Ranked! The 20 worst Premier League shirts EVER
10. Coventry, 1992-94 (home)
What is it about the early 1990s and smudgy shirts? Every kit designer with a fancy new Apple Macintosh suddenly started to go wild for splodges and flecks, resulting in this monstrosity which art critic Brian Sewell would probably have called the work of an ignorant, inarticulate, talentless, loutish, self-regarding exhibitionist, had he not been too busy slagging off Tracy Emin.
9. Middlesbrough, 1996/97 (away)
Nineties Boro were a lot of fun for several reasons: the Riverside, Fabrizio Ravanelli, Juninho, promotion, relegation, re-promotion and cup finals. They also sported some very fine red shirts during the period – but this errea effort was a mis-step, from the walloping BORO scrawled over the arm to the curious cross made out of your nan’s decaying curtains.
8. Blackburn, 1996/97 (away)
Oh Lordy. While Blackburn’s home kits have almost always been models of tasteful understatement, this away effort was genuinely upsetting. Its sprinkled black club crest collage, down one side and along a sleeve, made Colin Hendry and friends look like they’d succumbed to some sort of jaundicing tropical disease.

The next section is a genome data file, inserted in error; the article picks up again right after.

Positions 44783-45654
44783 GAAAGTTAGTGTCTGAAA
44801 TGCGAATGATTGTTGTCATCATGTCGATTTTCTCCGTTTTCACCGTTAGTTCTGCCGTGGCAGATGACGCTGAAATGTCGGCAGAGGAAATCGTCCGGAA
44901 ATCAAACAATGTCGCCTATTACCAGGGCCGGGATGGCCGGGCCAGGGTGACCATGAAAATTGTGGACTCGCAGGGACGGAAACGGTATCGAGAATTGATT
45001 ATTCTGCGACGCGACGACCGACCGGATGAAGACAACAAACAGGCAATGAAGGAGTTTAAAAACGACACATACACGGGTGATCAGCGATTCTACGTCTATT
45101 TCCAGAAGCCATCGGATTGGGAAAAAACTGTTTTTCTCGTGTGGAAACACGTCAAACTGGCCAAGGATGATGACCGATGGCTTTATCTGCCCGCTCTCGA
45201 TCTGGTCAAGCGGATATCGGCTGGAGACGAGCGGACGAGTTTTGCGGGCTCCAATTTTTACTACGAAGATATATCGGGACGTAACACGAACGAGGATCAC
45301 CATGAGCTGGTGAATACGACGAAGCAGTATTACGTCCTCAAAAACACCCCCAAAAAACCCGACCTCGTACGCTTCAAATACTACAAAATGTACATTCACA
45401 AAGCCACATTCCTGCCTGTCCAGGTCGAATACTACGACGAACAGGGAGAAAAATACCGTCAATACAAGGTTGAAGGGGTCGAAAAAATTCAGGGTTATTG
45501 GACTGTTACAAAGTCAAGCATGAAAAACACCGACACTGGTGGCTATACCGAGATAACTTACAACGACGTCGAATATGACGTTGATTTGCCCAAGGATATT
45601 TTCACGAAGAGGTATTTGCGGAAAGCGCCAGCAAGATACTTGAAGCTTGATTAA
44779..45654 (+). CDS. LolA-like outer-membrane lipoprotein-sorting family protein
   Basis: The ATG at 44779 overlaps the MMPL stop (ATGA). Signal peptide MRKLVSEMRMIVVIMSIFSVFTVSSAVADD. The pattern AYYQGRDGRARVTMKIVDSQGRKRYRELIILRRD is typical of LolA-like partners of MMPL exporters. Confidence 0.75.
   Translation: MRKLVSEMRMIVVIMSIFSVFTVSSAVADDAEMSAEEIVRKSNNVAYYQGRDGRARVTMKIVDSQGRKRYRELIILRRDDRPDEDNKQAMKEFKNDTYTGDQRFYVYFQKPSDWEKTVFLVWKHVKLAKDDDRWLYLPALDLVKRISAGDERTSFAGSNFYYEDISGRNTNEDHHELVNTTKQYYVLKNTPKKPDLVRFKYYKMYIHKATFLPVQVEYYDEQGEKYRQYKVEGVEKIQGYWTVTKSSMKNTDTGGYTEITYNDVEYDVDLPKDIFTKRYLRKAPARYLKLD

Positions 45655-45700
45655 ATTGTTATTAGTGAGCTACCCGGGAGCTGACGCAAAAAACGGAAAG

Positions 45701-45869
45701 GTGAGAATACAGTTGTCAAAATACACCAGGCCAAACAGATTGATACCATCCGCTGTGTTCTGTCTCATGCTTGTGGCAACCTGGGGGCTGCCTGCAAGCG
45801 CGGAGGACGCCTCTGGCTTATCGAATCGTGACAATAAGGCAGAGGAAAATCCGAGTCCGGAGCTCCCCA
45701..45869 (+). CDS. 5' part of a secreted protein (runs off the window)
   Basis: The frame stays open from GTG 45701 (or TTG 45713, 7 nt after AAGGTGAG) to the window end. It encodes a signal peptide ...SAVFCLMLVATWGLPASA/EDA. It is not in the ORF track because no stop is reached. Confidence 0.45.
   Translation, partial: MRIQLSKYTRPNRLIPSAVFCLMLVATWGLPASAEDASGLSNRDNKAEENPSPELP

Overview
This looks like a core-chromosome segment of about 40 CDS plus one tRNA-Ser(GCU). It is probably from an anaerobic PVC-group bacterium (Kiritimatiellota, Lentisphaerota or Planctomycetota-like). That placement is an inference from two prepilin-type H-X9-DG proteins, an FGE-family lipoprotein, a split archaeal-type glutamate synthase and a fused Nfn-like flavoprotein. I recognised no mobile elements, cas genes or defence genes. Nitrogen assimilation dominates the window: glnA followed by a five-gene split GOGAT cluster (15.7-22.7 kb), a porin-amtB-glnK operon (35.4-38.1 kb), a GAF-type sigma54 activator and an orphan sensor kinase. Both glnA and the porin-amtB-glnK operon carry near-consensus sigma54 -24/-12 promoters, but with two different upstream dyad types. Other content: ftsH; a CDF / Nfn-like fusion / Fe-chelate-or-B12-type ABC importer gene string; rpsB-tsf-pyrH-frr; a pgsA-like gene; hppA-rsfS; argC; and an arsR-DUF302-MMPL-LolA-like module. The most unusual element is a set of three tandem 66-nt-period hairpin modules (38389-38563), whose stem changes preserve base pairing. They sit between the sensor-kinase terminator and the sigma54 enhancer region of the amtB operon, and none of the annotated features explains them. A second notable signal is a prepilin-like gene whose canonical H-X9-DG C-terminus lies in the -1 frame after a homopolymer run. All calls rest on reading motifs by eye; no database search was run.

7. Aston Villa, 1993-95 (away)
There's always a lack of dignity in a shirt sponsored by a yoghurt manufacturer: the bacterial fermentation of milk may be delicious, but it lacks the steely gravitas most teams hope that their hallowed shirt might exude. Green, black and red stripes add an extra layer of non-delicious fruit corner frivolity.
6. Norwich, 1992-94 (home)
Unfortunately nicknamed the ‘bird poo kit’, the design resembled a canvass that even squirt maniac Jackson Pollock might have binned for being too splattery. A shame, then, that this revulsion was worn during perhaps Norwich’s finest ever period on the pitch, as they finished third and then took apart Bayern Munich in Europe.
Perhaps there’s some kind of correlation, and they should bring a similar horror show back? To the abattoir!